Thursday, October 23, 2014

The Best Infographics of 2014

Existential Calculator

Over at Brain Pickings they are featuring a few examples from the newly released, Best Infographics of 2014.
Why study infographics? Do you want to decide whether or not to take a job? Use the Existential Calculator (see graphic). "It organizes the spectrum of possible work outcomes—from pleasurable to spiritually degrading, from well-paying to debt-enhancing, from exciting to 'meh'—and shows where the reader is likely to land, based on what they tell it about the potential job.'" (Kelli Andersom)
 Some of the other graphics to linger over are the fears of a cat wandering through San Francisco (LOL, some of those fears resemble my own).

Brain Pickings' post mentions one of my favorite creators and chart busters, Edward Tufte, noting that:

"Tufte and others have long spoken to the importance of minimalism in information design. But it proved to be more important as design was translated onto the web, where attention spans are measured in seconds and the next graphic is but a mouse-click or hand-swipe away. More isn’t always better: no more in information design than in poetry, or painting, or product design. A superfluous axis on a chart, an extra dimension of information, can distract from the focal point just as much as an extraneous word in a sonnet or an unnecessary button on a tablet. It can reduce the signal-to-noise ratio and leave the viewer less well informed.
Successful examples of information design can sometimes be highly intricate, but these cases usually involve a layered approach. The most essential elements of the graphic — the most essential parts of the story — jump out immediately."
If you think about it - reading a visual can be a far easier way to take in a lot of information in an instant. Think about a graph that shows literacy percentages by state. Would you rather read through sentence after sentence of numbers, or look at a bar graph that immediately conveys the idea of which states need to do more reading.

What kind of informational graphs do you like? Can you remember a graph that made you go hmmmmm?


  1. I see infographics - a lot, I should add, and I'm pretty sick of seeing them to be honest. It's something that becomes unavoidable when you're looking at various resume' examples - especially those by graphic designers. It starts to tread into territory that is abused by newer designers thinking they're making something edgy or new. The reality is their cluttering and working against the very nature of being a graphic designer. Part of being a designer is creating exciting visuals and layouts, but within a logical sphere that doesn't hinder the audience's ability to decipher information from it. Long story short, infographics are cool, but do not abuse their purpose. As a designer, don't clutter your resume' with them; keep it short and sweet while showing what you bring to the table as a designer.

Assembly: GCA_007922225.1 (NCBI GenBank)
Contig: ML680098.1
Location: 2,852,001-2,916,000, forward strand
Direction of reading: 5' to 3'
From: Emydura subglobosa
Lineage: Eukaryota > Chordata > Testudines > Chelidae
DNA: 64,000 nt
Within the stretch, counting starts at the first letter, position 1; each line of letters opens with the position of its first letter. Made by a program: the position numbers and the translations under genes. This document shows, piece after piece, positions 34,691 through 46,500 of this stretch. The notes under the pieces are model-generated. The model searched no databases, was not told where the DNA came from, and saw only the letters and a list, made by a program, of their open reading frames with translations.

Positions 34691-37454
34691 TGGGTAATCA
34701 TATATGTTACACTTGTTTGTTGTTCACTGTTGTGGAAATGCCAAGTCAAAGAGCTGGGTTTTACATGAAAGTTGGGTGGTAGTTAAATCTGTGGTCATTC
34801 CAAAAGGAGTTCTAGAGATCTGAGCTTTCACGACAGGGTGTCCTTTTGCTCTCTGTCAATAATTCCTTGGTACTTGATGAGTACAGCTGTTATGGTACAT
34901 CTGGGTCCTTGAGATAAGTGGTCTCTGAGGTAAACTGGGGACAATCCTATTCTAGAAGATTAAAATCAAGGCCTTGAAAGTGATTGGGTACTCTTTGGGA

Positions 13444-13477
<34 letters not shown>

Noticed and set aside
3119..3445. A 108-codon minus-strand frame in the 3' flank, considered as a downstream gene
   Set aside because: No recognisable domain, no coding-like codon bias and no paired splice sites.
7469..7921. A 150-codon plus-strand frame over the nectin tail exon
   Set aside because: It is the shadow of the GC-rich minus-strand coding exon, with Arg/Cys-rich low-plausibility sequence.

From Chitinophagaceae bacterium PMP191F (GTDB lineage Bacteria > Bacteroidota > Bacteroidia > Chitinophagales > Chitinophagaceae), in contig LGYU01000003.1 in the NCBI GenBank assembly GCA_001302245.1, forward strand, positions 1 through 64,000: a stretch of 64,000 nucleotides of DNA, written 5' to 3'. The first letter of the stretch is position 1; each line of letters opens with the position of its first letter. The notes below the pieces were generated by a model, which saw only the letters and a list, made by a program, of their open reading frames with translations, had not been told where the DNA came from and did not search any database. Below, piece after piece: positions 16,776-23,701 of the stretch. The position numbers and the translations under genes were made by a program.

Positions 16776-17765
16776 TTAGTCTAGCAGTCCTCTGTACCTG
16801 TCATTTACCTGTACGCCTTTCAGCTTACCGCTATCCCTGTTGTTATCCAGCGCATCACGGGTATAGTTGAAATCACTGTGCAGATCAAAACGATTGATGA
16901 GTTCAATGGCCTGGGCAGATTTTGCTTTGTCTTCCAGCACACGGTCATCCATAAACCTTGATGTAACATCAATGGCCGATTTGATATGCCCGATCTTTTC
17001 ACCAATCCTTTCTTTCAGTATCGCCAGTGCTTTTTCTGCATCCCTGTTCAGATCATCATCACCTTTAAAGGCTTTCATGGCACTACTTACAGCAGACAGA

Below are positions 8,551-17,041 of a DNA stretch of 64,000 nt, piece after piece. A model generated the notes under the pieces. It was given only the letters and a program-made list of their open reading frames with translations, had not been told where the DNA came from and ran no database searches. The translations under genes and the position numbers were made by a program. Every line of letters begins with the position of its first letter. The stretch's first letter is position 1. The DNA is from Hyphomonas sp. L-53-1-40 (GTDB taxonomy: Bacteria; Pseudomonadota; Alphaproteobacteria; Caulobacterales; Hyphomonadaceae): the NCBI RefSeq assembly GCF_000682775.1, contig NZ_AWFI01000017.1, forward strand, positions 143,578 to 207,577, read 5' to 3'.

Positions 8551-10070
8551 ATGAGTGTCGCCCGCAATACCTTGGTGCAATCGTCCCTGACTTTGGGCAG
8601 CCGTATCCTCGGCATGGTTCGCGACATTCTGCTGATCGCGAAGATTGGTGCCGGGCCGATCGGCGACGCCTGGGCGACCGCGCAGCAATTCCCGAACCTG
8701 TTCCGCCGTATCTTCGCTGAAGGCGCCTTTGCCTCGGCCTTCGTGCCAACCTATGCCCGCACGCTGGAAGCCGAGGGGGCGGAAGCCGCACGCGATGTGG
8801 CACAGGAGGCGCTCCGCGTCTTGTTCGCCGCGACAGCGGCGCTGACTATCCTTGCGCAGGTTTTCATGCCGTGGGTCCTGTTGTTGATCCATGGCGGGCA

2. I'm a visual person, so I do enjoy seeing infomercials, and I especially like ones that show the scale of something, especially if large numbers are involved. My favorite example is not an image, but also takes huge numbers (Greece's debt) and portrays them in a way that makes them easier to understand:
    I do think that sometimes authors rely too heavily on them and think that they should let their infomercial "speak" instead of providing their own analysis.

  3. What attracted many infographic designers, the brands that is it does not limit the mode of presentation. You can use images, video clips and also websites with special effects. For viewers, they love infographic because it has few words but full content of information, rich illustrations and beautifully. However, to be able to make a good infographic achieve the standards, pretty enough and easy to understand, it is not simple.
    Infographic have a lot of topics, from the very science, to the theme very normal. I like infographic about the foods, it make me hungrier. I have never create a infographic before, but I will try.

  4. Well I personally never even knew this is what an infographic was. I can say that I am visual if someone is explaining something I like to see it in front of my face. Screw the numbers and words just show me a diagram or picture to explain it to me. I like when I go onto my bank account and it graphs what areas I seem to be spending more in, and I love this. Because when I looks at my bank statements I am like oh okay I knew or kind of figured that I was spending more in this area. Yet when it is in a graph it gives me a better understanding that I should spend my money in more important places rather than entertainment.

  5. Being more of a visual person, I've always liked infographics. I like picking out the elements of design and the fact that I can understand a major concept after only a few seconds of observation - but, of course, these are inforgraphics when they're done well. When they're not so great, I lose interest fast, but that's the thing with inforgraphics; I had to create a few myself, and it's not as easy as I first thought going in. All in all, I figured out that while I enjoy looking at graphs, I don't enjoy creating them as much.